The Leaf Peeper Ramble travel blog

RFK Stadium greeted us as we drove into Washington DC

Constitution Avenue looks pretty this time of year

Smithsonian Natural History Museum

Smithsonian Natural History Museum

No idea which building this is!

What a lot of traffic!

Washington Monument shrouded in scafolding

Smithsonian National Museum of American History

US Capitol

US Capitol in 1866

Worthington Farm, part of Battle of Monocacy

Beautiful country lane

Pretty

Thomas Farm with requisite cannon

An enticing path

Groundhog, also known as a woodchuck, whistle-pig, or a land-beaver

Picturesque

Part of the Battle of Monocacy was fought here

A huge spider Jim found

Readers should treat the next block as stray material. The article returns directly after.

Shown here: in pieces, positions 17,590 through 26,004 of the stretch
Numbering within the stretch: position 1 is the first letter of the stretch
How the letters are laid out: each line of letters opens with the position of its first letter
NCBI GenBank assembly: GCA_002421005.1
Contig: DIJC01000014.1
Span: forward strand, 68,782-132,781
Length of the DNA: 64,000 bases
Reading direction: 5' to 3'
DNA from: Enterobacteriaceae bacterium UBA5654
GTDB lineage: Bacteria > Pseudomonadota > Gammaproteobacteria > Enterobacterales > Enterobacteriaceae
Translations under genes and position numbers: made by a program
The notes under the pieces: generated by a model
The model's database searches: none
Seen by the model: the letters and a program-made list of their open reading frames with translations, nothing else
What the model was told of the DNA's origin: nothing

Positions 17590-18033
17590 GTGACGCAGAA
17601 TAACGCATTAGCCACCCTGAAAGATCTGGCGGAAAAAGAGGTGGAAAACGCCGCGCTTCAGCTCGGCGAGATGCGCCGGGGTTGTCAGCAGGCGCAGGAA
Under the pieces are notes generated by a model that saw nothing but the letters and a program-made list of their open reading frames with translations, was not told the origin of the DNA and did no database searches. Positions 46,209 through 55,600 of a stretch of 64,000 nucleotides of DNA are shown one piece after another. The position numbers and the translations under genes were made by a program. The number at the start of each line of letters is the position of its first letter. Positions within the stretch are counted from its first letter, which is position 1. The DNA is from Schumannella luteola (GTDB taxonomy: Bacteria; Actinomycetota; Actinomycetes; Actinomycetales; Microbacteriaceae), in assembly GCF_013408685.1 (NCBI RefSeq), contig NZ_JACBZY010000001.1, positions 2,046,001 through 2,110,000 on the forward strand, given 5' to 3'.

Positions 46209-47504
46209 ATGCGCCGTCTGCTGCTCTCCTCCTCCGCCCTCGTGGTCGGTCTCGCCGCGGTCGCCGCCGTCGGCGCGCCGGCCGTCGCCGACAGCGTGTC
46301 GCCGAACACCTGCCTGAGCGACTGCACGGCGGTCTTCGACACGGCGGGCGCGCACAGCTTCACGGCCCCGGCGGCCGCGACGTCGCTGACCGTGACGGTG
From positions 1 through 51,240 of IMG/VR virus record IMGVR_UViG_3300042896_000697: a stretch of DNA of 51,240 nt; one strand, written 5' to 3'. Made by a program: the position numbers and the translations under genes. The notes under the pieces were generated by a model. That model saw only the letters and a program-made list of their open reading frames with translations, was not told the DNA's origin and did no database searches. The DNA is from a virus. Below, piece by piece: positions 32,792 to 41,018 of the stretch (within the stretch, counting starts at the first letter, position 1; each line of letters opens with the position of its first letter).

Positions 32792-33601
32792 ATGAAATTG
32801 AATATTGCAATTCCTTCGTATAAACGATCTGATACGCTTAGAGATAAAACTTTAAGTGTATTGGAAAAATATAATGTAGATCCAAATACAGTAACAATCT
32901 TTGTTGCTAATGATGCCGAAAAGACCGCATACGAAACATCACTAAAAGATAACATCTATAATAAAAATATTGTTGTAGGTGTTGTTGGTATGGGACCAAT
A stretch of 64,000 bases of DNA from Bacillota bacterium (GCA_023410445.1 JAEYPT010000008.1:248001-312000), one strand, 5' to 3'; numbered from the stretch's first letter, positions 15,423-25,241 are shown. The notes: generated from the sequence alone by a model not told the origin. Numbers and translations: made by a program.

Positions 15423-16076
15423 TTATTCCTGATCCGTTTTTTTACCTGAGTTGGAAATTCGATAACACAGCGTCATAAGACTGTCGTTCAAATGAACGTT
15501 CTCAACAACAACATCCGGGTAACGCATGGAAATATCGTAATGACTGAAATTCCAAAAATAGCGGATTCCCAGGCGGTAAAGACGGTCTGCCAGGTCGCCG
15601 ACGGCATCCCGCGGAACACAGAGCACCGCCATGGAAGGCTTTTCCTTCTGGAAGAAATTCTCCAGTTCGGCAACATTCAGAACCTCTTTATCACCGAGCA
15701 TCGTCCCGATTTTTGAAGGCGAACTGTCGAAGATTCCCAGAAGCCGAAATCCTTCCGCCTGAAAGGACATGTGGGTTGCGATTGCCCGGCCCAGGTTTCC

Harper’s Ferry, WV Today we bravely headed into Washington, DC even though the GPS does not work well in this area so we were back to reading maps. Jim’s theory was that vacation time was past so most kids should be in school and parents would not be traveling. Wrong. The area around the Capitol and the Mall was packed. We could not find a single parking place. Block after block along the mall was filled with cars. Nevertheless we drove up and down Pennsylvania and Constitution Avenue “touristing”. We finally left the city behind and headed off. We came to Frederick, MD and the site of Battle of Monocacy, a Civil War battle. One never hears much about the Battle of Monocacy but it was very important. General Early of the CSA was sent by General Lee to go up the Shenandoah Valley and attack Washington, DC from the North. It was lightly guarded as the soldiers had been sent elsewhere. The North learned of the plan and sent troops to the Monocacy River to stop the Confederate advance. The North’s General Wallace knew that he could not defeat Early’s 15,000 men with his 5,800 men but he was determined to hold the road to Washington as long as possible. After a long day of fighting, the Confederates won the field. The Union forces lost 1,300 men while the Confederate forces lost 900. Even though it was a Confederate victory, it delayed the Confederates long enough for Union forces to arrive at Washington, DC to stop Early’s attempt at taking the city. By not reaching Washington, DC before reinforcements arrived, Early’s campaign failed and he withdrew to Virginia. This was the last time in the war that the South fought in Union territory.

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